by Rod D. Martin
December 17, 2003
When Orville and Wilbur Wright launched their Flyer into the history books, one hundred years ago this day, they could not possibly have imagined the consequences of their act.
And neither could anyone else.
Man had dreamed of flight probably since the Garden; but as late as 1895 Lord Kelvin, President of the Royal Society, joined in the opinion of the greatest inventor of the age, Thomas Edison, that heavier-than-air flight was impossible. Indeed, Samuel P. Langley, Director of the Smithsonian Institution and head of an expensively-funded government project to invent the airplane, proclaimed the goal years if not decades off just days before Kitty Hawk, after crashing his own experimental craft into the Potomac.
But it did not stop there. Even as other men — notably Count Ferdinand von Zeppelin — raced ahead with lighter-than-air craft, even establishing regular passenger service in Germany before The Great War and across the Atlantic thereafter, there remained a certain schizophrenia, and a distinct lack of vision, concerning what the Wrights had wrought. The public was transfixed: barnstormers swept not only America but Europe as well, and contests were endlessly held as pilots sought to push the envelope: higher, farther, faster.
But others were not so sure. Even as the Daily Mail proclaimed in 1906 that the day would come when London’s skies were darkened by the sheer number of airplanes, and air power would eclipse sea power as the dominant force on Earth, the same year The Times pronounced that all attempts at “artificial aviation” were “foredoomed to failure”; and a year later, the British Admiralty opined that areoplanes could be of “no practical use” to the Navy.
It cost Billy Mitchell his career — sixteen years and a whole World War later — to dispel that fallacy; but it took a Second World War to really prove the point. And meantime, many other “can’t-be-dones” arose, from Orville Wright’s own prediction that “no flying machine will ever fly from New York to Paris” to the near-axiom that man could never fly as fast as the speed of sound.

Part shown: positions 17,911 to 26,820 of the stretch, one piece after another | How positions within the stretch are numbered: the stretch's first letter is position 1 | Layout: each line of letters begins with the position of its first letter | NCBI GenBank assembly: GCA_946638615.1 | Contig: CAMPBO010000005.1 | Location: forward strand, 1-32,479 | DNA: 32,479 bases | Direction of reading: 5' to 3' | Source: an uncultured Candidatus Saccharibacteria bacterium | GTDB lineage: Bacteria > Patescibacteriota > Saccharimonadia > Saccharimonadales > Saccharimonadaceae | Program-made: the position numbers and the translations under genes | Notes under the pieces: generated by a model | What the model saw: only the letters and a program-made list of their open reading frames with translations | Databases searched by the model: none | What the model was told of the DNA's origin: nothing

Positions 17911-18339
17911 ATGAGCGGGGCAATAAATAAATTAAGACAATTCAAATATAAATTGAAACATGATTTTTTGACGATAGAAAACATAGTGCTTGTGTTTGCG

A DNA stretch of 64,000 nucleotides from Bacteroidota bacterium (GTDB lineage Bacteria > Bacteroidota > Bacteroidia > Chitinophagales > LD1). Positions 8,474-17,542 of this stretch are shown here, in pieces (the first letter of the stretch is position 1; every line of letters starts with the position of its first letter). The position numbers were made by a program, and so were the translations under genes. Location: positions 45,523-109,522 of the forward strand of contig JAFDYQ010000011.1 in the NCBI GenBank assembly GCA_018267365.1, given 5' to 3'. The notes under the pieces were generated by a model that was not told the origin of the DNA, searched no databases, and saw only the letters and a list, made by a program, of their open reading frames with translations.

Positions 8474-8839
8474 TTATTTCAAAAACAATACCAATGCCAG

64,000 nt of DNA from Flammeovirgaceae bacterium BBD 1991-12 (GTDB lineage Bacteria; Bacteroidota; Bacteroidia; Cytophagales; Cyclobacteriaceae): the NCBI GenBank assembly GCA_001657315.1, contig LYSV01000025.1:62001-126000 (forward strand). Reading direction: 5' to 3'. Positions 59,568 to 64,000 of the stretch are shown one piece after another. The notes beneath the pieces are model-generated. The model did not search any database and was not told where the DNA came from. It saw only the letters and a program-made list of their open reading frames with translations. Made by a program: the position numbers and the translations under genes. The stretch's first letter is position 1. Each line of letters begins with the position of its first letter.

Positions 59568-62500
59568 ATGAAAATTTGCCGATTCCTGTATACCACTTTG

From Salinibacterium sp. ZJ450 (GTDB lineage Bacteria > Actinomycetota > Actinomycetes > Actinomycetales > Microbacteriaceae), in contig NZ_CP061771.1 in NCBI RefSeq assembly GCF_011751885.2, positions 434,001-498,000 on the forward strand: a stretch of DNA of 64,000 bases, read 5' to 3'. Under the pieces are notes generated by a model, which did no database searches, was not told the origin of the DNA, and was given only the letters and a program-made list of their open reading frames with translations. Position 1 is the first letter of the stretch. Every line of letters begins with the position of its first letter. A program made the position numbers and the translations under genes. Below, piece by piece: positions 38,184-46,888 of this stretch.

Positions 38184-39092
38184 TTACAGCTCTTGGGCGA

And yet jet airliners, nuclear-armed intercontinental bombers and supersonic interceptors were all part of the daily life of the world just a half-century from Kitty Hawk. And the wonders were just beginning; for, however less “sex-appeal” there might be to FedEx than to the Bell X-1, can anyone honestly argue that the former has had less impact on our lives? Surely the near-complete replacement of intercity trains with regular airline service in the generation following World War II — not to mention the complete replacement of ocean liners by their flying kin — is as marvelous as any achievement of man. And as to the military application, one need only imagine the late wars in Iraq and Afghanistan in a world without air power to grasp at least a glint of the difference a century has made.
It is this backdrop which informs our future; and also the skepticism that claimed all those things impossible. They will claim the future impossible as well; yet it will come.
And what is that future?
It has already flown, over the desert of Australia, just a year shy of this anniversary. It was named one of Time Magazine’s “Best Inventions of 2002”, it took forty years of research to produce, and it is every bit as revolutionary as the Wright Flyer itself.
It is called the Scramjet.
An acronym for “supersonic combustion ramjet”, scramjets solve a key problem which has plagued aviation and astronautics for a half-century: that ramjets cannot much exceed Mach 3 in stable flight. Our fastest deployed craft, the SR-71, pushes this to the limit, but physics is physics: a ramjet must slow its intake to subsonic speeds to combust its fuel. Failing to do so blows out the fire; attempting to do so beyond a certain speed can literally melt the engine. And so, but for test vehicles like the X-15 rocket plane, Mach 3 has been an impenetrable barrier, a “demon in the air”.
But as the name implies, supersonic combustion ramjets — employing designs so complex they could not be created until the very latest generation of computers — are unencumbered by this flaw. Though experimental now, they will ultimately be able to take off and land at an airport like any other plane, accelerating in the meantime to near escape velocity (the speed required to enter orbit) under their own power. In so doing, they will fulfill Ronald Reagan’s dream of an “Orient Express” which can reach any point on Earth from any other in at most two hours. They will also, with a tiny reusable booster attached, be able to take passengers and cargo to space as easily as they might go today to San Jose.
Routine hypersonic flight will change our world in ways which will make the 20th Century look like the 19th. Particularly when combined with NASA’s newly-developed technology to eliminate sonic booms, people will travel the world like they today fly home to see grandma; and unimaginable cultural and business opportunities will blossom as the world becomes as small as a single country is today.
But access to space will overshadow all of that: not merely the tourism and research contemplated today, but access to vast mineral deposits cheaply mined without environmental consequence, limitless solar power beamed cleanly back to Earth, advanced manufacturing without atmospheric pollution or the limits of gravity, and, surely by the end of the new century, vast settlements for an ever-increasing number of our planet’s ever-multiplying throng.
Perhaps you laugh. Perhaps you say it will never be. But you are not the first in your skepticism; and the future continues marching right along.